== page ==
Where was the Luftwaffe on D-Day? Historians have debated that question for six decades, but in 2010 a formerly classified World War II D-Day history was restored, and in it were a new set of answers. Pointblank is the result of extensive new research using that newly restored history to create a richly textured portrait of air power and leadership, and perhaps the last untold story of D-Day: Three uniquely talented men and why, on the single most important day to the survival of the Third Reich, the German Air Force was unable to mount a single effective combat mission against the invasion forces.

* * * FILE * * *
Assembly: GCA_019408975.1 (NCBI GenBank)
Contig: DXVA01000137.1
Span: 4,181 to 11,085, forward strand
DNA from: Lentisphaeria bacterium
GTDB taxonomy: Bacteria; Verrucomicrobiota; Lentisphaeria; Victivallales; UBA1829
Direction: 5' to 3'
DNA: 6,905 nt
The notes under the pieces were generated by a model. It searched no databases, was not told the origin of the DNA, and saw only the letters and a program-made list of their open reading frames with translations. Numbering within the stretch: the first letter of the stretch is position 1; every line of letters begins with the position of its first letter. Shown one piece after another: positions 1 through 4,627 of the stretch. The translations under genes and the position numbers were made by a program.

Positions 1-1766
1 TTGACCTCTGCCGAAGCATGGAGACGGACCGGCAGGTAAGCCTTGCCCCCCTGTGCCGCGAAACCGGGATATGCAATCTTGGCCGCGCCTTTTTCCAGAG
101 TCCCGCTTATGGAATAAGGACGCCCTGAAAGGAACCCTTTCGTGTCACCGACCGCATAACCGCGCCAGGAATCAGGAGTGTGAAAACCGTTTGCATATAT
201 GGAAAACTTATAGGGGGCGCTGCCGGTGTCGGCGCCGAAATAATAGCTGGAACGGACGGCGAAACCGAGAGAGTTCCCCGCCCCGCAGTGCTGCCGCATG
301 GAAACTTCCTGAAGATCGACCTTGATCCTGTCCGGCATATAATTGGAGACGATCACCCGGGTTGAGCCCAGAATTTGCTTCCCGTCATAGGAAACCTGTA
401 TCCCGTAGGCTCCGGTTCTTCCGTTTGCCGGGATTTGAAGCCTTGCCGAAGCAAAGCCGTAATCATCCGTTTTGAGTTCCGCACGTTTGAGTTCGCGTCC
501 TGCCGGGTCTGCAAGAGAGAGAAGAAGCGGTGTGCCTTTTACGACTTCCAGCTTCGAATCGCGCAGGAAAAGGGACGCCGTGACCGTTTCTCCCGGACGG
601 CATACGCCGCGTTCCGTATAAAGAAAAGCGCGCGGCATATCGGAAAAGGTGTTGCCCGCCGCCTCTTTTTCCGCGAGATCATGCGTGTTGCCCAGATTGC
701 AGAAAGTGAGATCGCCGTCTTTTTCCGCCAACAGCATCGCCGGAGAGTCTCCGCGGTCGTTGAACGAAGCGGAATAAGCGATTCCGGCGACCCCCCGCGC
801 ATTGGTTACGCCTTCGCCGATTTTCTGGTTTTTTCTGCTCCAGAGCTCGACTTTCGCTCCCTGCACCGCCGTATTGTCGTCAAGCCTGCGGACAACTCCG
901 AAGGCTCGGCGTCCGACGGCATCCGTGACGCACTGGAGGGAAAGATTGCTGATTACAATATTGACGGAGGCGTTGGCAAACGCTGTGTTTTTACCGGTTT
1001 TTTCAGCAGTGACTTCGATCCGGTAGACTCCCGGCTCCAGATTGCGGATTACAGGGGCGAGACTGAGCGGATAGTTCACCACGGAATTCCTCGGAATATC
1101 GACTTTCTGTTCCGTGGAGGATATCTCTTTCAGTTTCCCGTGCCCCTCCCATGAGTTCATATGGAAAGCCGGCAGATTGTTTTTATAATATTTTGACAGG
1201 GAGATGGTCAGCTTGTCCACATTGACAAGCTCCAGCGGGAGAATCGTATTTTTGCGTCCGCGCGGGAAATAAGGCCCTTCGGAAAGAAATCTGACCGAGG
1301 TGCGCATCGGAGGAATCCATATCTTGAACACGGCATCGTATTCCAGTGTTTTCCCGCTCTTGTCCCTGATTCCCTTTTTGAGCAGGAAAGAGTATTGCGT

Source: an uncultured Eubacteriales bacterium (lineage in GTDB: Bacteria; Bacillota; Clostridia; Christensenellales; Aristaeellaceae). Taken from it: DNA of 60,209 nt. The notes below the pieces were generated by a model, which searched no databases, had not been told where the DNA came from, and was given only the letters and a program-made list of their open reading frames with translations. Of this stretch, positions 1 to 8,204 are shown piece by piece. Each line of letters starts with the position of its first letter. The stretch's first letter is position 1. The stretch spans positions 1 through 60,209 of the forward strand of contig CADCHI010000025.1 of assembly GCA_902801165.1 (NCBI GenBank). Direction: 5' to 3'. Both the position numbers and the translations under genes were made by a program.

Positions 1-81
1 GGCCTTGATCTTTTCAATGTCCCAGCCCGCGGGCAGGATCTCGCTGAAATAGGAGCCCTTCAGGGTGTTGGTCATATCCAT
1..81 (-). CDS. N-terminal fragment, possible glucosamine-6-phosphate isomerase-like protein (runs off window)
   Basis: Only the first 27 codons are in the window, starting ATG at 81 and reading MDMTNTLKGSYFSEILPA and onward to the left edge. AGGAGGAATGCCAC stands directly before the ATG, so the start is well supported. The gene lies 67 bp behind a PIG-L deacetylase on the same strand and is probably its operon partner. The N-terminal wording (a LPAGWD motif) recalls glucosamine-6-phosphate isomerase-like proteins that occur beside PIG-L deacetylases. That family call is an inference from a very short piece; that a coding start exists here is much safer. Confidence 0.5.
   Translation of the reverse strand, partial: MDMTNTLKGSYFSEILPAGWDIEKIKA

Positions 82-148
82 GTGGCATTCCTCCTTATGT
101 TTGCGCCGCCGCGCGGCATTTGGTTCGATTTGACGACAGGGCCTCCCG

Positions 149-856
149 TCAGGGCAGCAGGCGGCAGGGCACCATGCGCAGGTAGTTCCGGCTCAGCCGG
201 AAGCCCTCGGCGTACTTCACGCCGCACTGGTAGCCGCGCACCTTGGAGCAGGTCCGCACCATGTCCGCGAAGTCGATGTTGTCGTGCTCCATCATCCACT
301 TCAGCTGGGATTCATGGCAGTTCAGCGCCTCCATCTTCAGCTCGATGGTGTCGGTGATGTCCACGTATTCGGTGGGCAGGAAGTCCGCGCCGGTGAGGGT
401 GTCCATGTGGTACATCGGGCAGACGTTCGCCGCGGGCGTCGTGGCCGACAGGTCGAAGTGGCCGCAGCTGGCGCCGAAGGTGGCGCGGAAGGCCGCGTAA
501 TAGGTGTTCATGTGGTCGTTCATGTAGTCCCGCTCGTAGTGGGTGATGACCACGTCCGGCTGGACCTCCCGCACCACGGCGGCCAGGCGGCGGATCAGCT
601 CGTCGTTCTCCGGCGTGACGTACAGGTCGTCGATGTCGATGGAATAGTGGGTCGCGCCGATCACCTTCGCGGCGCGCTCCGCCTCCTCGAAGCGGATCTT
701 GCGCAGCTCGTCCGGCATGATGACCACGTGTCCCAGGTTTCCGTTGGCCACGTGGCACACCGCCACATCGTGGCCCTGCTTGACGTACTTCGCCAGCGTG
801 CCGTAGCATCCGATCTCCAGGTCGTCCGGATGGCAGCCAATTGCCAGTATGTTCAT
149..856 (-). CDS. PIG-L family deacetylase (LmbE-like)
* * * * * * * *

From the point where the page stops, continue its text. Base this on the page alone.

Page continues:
After a year of unremarkable bombing against Germany aircraft industry, and with just five months to go until D-Day, General Henry H. "Hap" Arnold, commander of the United States Army Air Forces placed his lifelong friend General Carl A. "Tooey" Spaatz in command of the strategic bombing forces in Europe and gave his protégé, General James "Jimmy" Doolittle command of the Eighth Air Force in England. For these fellow aviation pioneers and air war strategists, he had but one set of orders: Sweep the skies clean of the Luftwaffe by June 1944. Spaatz and Doolittle couldn't do that, but they could do what Arnold really wanted: Clear the skies sufficiently to gain air superiority over the D-Day beaches. The plan was called Pointblank. In Pointblank, L. Douglass Keeney carefully reconstructs the events in the air war that led up to D-Day while painting an in-depth portrait of the lives and times of these aviation pioneers.
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